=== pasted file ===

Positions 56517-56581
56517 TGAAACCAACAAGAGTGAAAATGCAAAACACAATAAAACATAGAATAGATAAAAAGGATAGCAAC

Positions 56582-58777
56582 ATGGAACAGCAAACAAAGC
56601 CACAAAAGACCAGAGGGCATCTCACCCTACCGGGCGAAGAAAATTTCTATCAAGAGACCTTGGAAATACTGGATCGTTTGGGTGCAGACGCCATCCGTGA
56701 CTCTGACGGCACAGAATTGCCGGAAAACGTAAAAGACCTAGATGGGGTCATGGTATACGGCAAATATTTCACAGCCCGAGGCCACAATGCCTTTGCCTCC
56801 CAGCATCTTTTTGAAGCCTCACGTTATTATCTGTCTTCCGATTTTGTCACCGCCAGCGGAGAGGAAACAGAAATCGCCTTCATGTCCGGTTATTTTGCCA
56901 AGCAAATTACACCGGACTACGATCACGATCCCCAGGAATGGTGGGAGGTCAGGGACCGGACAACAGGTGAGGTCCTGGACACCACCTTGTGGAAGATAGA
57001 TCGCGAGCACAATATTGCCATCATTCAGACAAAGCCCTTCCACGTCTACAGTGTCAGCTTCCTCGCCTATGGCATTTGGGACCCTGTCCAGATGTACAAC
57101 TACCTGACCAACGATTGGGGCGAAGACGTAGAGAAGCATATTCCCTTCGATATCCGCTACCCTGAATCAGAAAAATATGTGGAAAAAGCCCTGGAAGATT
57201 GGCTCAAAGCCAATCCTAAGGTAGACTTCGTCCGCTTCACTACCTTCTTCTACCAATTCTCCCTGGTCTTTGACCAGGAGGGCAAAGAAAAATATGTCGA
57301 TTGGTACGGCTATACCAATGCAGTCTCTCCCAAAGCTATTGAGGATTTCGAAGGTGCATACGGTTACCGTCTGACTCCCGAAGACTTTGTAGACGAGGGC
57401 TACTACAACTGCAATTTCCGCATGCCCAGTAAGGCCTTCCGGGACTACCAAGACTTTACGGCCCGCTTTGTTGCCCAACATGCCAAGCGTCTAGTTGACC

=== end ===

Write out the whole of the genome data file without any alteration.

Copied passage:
Positions 56517-56581
56517 TGAAACCAACAAGAGTGAAAATGCAAAACACAATAAAACATAGAATAGATAAAAAGGATAGCAAC

Positions 56582-58777
56582 ATGGAACAGCAAACAAAGC
56601 CACAAAAGACCAGAGGGCATCTCACCCTACCGGGCGAAGAAAATTTCTATCAAGAGACCTTGGAAATACTGGATCGTTTGGGTGCAGACGCCATCCGTGA
56701 CTCTGACGGCACAGAATTGCCGGAAAACGTAAAAGACCTAGATGGGGTCATGGTATACGGCAAATATTTCACAGCCCGAGGCCACAATGCCTTTGCCTCC
56801 CAGCATCTTTTTGAAGCCTCACGTTATTATCTGTCTTCCGATTTTGTCACCGCCAGCGGAGAGGAAACAGAAATCGCCTTCATGTCCGGTTATTTTGCCA
56901 AGCAAATTACACCGGACTACGATCACGATCCCCAGGAATGGTGGGAGGTCAGGGACCGGACAACAGGTGAGGTCCTGGACACCACCTTGTGGAAGATAGA
57001 TCGCGAGCACAATATTGCCATCATTCAGACAAAGCCCTTCCACGTCTACAGTGTCAGCTTCCTCGCCTATGGCATTTGGGACCCTGTCCAGATGTACAAC
57101 TACCTGACCAACGATTGGGGCGAAGACGTAGAGAAGCATATTCCCTTCGATATCCGCTACCCTGAATCAGAAAAATATGTGGAAAAAGCCCTGGAAGATT
57201 GGCTCAAAGCCAATCCTAAGGTAGACTTCGTCCGCTTCACTACCTTCTTCTACCAATTCTCCCTGGTCTTTGACCAGGAGGGCAAAGAAAAATATGTCGA
57301 TTGGTACGGCTATACCAATGCAGTCTCTCCCAAAGCTATTGAGGATTTCGAAGGTGCATACGGTTACCGTCTGACTCCCGAAGACTTTGTAGACGAGGGC
57401 TACTACAACTGCAATTTCCGCATGCCCAGTAAGGCCTTCCGGGACTACCAAGACTTTACGGCCCGCTTTGTTGCCCAACATGCCAAGCGTCTAGTTGACC